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This article was originally published in the July/August 1994 issue of Home Energy Magazine. Some formatting inconsistencies may be evident in older archive content.

 

 

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Home Energy Magazine Online July/August 1994


LETTERS
Putting Education and Technology Together

I would like to point out two items that I neglected to emphasize in my article, Can We Transform the Market without Transforming the Customer? (HE Jan/Feb '94 p. 17). First, the role of the setback thermostat in the energy education field test at Niagara Mohawk should be included in the description of the results. While the Weatherization Assistance Program (WAP) can install setback thermostats on appropriate homes as an approved measure, very few are installed: past experience shows that customers do not understand how to use them and tend to be dissatisfied with them. This program was no exception. The weatherization-only control group had only a few setback thermostats installed. In the education groups, setback thermostats were installed in every home that could accommodate them, with the exception of a few households with elderly, sight-impaired people. The results, then, that showed an increase in savings of 63% (16.3 compared with 25.7%) was the result of the combination of education plus setback thermostats.

This result implies that other programs can be designed in ways that marry education and technology in a way that increases the effectiveness of both. There may be other interactive measures (as opposed to passive measures like insulation) whose effectiveness can be enhanced by education, or cases where education can be enhanced by technology. A particularly appropriate example is the use of devices to control load, especially as part of time-of-day rate programs. I appreciate the input of Rick Gerardi, Director of the New York State WAP program, for pointing out the importance of this issue.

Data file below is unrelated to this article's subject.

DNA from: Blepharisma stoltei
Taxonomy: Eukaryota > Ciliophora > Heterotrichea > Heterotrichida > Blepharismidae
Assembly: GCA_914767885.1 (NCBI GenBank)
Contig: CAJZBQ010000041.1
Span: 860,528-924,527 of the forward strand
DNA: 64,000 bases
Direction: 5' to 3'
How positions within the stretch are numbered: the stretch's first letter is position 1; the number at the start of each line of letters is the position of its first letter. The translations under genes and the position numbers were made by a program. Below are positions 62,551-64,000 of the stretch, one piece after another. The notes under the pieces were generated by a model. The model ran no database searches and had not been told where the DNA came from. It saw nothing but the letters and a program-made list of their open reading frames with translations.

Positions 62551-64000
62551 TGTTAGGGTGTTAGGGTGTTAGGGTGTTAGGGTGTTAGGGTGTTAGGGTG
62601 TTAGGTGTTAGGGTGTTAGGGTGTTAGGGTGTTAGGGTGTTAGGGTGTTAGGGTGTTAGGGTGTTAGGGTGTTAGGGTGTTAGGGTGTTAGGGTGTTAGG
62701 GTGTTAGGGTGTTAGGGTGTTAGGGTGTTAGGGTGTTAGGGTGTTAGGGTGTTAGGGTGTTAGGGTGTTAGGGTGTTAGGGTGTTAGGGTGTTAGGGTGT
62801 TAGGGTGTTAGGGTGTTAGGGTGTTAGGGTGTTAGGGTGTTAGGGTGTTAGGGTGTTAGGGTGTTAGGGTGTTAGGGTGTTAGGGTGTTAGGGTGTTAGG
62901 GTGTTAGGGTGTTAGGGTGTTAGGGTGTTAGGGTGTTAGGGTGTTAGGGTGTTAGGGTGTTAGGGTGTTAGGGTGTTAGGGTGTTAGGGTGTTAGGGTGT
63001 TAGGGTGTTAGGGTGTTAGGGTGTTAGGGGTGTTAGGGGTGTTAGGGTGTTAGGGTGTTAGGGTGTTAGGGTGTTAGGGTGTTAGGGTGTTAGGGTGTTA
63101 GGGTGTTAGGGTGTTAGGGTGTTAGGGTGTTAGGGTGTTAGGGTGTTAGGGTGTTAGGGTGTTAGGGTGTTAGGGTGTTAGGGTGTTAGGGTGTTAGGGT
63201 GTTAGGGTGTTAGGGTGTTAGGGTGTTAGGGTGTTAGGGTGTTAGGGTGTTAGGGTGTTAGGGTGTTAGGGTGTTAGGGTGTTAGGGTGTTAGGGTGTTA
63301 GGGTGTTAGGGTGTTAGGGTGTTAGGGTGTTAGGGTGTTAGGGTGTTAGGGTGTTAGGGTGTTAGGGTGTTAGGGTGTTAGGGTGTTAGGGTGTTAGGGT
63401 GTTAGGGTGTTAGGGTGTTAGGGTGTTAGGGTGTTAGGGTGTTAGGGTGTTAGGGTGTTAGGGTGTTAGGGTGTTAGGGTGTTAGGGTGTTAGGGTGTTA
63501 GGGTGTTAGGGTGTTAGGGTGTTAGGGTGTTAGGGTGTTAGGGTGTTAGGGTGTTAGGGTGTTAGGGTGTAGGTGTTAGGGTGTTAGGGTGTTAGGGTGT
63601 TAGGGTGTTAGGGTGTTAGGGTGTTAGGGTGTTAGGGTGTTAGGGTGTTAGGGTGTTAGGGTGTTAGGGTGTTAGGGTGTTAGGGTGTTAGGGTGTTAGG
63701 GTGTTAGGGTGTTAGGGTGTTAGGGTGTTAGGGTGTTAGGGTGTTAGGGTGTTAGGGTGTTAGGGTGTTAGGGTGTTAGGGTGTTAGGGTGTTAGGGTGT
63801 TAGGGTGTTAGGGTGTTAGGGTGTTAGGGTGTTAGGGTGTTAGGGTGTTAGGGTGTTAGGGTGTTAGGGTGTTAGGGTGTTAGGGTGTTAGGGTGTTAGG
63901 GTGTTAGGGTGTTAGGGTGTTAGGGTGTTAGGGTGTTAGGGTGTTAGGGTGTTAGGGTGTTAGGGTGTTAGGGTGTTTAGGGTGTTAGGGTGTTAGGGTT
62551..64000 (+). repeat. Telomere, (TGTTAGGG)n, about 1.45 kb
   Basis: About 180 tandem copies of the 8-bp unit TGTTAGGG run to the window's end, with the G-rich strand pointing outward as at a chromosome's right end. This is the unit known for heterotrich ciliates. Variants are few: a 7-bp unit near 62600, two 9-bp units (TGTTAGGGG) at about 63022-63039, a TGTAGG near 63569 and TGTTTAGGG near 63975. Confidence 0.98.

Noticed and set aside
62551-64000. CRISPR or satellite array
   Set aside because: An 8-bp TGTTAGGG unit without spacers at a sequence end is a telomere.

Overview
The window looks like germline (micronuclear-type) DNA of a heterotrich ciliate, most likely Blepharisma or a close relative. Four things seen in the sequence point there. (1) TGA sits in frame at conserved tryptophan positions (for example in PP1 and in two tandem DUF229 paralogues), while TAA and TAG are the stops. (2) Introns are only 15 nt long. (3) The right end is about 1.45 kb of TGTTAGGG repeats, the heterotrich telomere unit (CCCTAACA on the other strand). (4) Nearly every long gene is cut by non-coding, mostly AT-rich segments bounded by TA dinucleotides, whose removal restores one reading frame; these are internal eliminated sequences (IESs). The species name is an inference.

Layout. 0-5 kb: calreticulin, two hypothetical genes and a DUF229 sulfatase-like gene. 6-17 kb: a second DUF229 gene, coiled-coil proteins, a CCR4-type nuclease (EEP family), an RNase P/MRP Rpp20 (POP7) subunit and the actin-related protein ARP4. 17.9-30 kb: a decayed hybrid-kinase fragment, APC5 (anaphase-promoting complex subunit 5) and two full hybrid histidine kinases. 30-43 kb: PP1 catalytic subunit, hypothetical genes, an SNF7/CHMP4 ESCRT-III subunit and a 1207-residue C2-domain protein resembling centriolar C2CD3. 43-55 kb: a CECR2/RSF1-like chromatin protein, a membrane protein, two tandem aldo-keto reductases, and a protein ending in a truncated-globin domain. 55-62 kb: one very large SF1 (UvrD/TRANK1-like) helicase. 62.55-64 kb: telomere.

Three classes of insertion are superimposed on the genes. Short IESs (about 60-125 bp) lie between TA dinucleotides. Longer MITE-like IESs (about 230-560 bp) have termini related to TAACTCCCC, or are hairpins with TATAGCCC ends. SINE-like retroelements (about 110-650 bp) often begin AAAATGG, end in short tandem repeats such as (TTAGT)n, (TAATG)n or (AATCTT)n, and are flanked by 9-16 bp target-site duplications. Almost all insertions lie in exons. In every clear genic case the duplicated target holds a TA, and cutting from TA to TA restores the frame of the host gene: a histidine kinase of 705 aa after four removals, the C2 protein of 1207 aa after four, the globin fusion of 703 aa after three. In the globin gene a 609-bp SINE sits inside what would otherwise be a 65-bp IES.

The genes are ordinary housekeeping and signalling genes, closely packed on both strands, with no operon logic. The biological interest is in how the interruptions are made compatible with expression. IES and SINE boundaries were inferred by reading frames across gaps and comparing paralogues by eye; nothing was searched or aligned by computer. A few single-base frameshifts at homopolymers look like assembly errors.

As a result of this research, the New York State WAP program now includes energy education, and the New York Public Service Commission requires all regulated electric utilities to incorporate education into their low-income weatherization programs.

A three-year follow-up evaluation of the Niagara Mohawk project is currently underway. This research will provide the first documentation of the persistence of savings from an education/setback thermostat program. Results will be presented at the National Low-Income Energy Consortium and the American Council for an Energy Efficient Economy's Summer Study.

Merrilee Harrigan
The Alliance to Save Energy
Washington, DC


Water-Heater Temperature Settings

Consistency is supposed to be a virtue, but it is rarely practiced when it comes to recommending water-heater temperature settings. Some say 140deg.F is ideal, others say 120deg.F is the magic number, while others say the decision isn't that easy--120deg.F or 130deg.F, unless you have a dishwasher without a booster heater.

That's the trouble when you try to make blanket recommendations--they just don't work for every situation. While a good water-heater temperature for showers might be easy to determine, the addition of dish and clothes washing appear to make things more complicated. But does it?

As I understand the situation, dishwasher manufacturers are primarily concerned about spotting on glassware that can result from lower water heater temperatures. But they don't have to pay for the hot water. What I've been suggesting to people is to try a 120deg.F setting, if that isn't satisfactory, gradually increase the thermostat setting until the spotting goes away. My experience is that households on a city water supply will find that 120deg.F works fine. It seems to be people on their own wells who find some advantage in higher settings. Whether water treatment will take care of the problem, I don't know.

The fabric and laundry industry seems to have taken another approach. They know that a recommendation or disclaimer about water heater temperatures in an owners manual probably won't persuade anyone to change the temperature settings, so they recently revised the definition of hot, warm and cold water used on fabric care labels--what used to be warm is now hot.

And dare I mention the possibility of Legionella bacteria in home water systems, which could affect those with weakened immune systems? What should we tell folks about setting their water heaters?

Dave Brook
Oregon State University Extension Service
Portland, Oregon

 



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